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Guidelines for the Use of Antiretroviral Agents in Pediatric HIV Infection

Management of Medication Toxicity or Intolerance

Rash and Hypersensitivity Reactions

(Last updated: February 12, 2014; last reviewed: February 12, 2014)

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Table 11l. Antiretroviral Therapy-Associated Adverse Effects and Management Recommendations—Rash and Hypersensitivity Reactions
Adverse Effects Associated ARVs Onset/Clinical Manifestations Estimated Frequency Risk Factors Prevention/ Monitoring Management
Rash Any ARV can cause rash. Onset
  • First few days to weeks after starting therapy
Presentation:
  • Most rashes are mild-to-moderate, diffuse maculopapular eruptions.
Note: Some rashes are the initial manifestation of systemic hypersensitivity (see HSR, SJS/TEN/EM major).

Common
(>10% Adults and/or Children)
:
  • NVP, EFV, ETR, FPV, ATV, FTC
Less Common
(5%–10%)
:
  • ABC, DRV, TPV, TDF
Unusual
(2%–4%)
:
  • LPV/r, RAL, MVC, RPV
  • Sulfonamide allergy is a risk factor for rash with PIs containing a sulfonamide moiety (FPV, DRV, and TPV).
  • Possible association of polymorphisms in CYP2B6 and multiple HLA loci with rash with NVP. 
When Starting NVP or Restarting After Interruptions >14 Days
  • Once-daily dosing (50% of total daily dose) for 2 weeks, then escalation to target dose with twice-daily dosing is associated with fewer rashes.
  • Avoid the use of corticosteroids during NVP dose escalation.
  • Assess patient for rash severity, mucosal involvement, and other signs of systemic reaction.
  • Consider concomitant medications and illnesses that cause rash.
Mild-To-Moderate Maculopapular Rash Without Systemic or Mucosal Involvement
  • Most will resolve without intervention; ARVs can be continued while monitoring.a
  • Antihistamines may provide some relief.
Severe Rash (e.g., Blisters, Bullae, Ulcers, Skin Necrosis) and/or Rash Accompanied by Systemic Symptoms (e.g., Fever, Arthralgias, Edema) and/or Rash Accompanied By Mucus Membrane Involvement (e.g., Conjunctivitis):
  • Manage as SJS/TEN/EM major (see below).
Rash in Patients Receiving NVP
  • Given elevated risk of HSR, measure hepatic transaminases. 
  • If hepatic transaminases are elevated, NVP should be discontinued and not restarted (see HSR-NVP).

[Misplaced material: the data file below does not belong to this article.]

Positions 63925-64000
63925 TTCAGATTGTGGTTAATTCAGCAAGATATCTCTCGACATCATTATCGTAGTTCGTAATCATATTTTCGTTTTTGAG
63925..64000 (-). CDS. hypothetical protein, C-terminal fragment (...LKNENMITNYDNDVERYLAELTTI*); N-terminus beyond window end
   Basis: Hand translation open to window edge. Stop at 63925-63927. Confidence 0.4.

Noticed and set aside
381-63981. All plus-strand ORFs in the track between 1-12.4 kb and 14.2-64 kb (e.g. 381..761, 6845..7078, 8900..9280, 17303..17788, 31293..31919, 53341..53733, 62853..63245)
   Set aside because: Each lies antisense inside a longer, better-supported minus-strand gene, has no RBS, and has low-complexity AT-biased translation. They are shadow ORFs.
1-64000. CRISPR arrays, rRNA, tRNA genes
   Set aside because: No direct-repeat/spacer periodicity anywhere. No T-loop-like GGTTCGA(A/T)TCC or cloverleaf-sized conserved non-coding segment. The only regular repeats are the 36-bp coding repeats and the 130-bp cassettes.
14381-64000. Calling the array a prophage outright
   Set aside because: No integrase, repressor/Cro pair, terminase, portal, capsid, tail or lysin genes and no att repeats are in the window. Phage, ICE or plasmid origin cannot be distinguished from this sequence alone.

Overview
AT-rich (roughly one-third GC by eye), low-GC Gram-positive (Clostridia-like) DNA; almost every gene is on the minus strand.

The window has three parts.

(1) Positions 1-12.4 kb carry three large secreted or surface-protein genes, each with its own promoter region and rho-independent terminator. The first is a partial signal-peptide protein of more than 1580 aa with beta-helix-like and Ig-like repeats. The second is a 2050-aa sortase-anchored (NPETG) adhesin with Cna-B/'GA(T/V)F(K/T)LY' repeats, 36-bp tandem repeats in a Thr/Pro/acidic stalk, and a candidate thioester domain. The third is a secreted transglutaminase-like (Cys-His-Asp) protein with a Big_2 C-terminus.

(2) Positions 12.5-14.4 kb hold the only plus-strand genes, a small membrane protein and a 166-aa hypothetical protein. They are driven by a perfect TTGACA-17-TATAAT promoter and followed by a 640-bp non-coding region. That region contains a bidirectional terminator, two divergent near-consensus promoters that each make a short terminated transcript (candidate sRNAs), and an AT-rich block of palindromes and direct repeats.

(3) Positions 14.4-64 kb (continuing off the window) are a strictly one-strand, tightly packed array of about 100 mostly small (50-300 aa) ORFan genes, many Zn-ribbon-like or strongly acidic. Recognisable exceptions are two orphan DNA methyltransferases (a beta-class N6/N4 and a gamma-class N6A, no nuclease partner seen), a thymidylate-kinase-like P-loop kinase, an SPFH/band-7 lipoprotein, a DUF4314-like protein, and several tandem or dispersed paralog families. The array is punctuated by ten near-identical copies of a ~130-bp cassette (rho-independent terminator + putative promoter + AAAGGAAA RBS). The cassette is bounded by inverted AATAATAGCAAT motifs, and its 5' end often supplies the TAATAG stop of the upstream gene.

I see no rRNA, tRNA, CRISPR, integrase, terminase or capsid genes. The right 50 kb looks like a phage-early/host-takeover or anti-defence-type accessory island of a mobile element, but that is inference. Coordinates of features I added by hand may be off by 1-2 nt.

ENF Onset
  • First few days to weeks after starting therapy
Presentation
  • Local injection site reactions with pain, erythema, induration, nodules and cysts, pruritis, ecchymosis. Often multiple reactions at the same time.
Adults and Children:
  • >90%

Unknown
  • During routine visits, assess patient for local reactions.
  • Rotate injection sites.
  • Massage area after injection.
  • Continue the agent as tolerated by the patient.
  • Adjust injection technique.
  • Rotate injection sites.
SJS/TEN/EM Major Many ARVs, especially NNRTIs (see frequency column) Onset
  • First few days to weeks after initiating therapy
Presentation
  • Initial rash may be mild, but often becomes painful, evolving to blister/bulla formation with necrosis in severe cases. Usually involves mucous membrane ulceration and/or conjunctivitis. Systemic symptoms may include fever, tachycardia, malaise, myalgia, and arthralgia.
Infrequent:
  • NVP (0.3%), EFV (0.1%), ETR (<0.1%)
Case Reports:
  • FPV, ABC, DRV, ZDV, ddI, IDV, LPV/r, ATV, RAL
Adults:
  • Female gender
  • Race/ethnicity (black, Asian, Hispanic)
When Starting NVP or Restarting After Interruptions >14 Days:
  • Once-daily dosing (50% of total daily dose) for 2 weeks, then escalation to target dose with twice-daily dosing is associated with fewer rashes.a
  • Counsel families to report symptoms as soon as they appear.
  • Discontinue all ARVs and other possible causative agents such as cotrimoxazole.
  • Provide intensive supportive care, IV hydration, aggressive wound care, pain management, antipyretics, parenteral nutrition, and antibiotics as needed in case of superinfection.
  • Corticosteroids and/or IVIG are sometimes used but use of each is controversial.
  • Do not reintroduce the offending medication.
  • In case of SJS/TEN/EM major with one NNRTI, many experts would avoid use of other NNRTIs.
Systemic HSR
With or without skin involvement and excluding SJS/TEN
ABC Onset 
With First Use
  • Within first 6 weeks.
With Re-introduction
  • Within hours.
Presentation
  • Symptoms include high fever, diffuse skin rash, malaise, nausea, headache, myalgia, arthralgia, diarrhea, vomiting, abdominal pain, pharyngitis, respiratory symptoms (e.g., dyspnea). Symptoms worsen to include hypotension and vascular collapse with continuation. With re-challenge, symptoms can mimic anaphylaxis.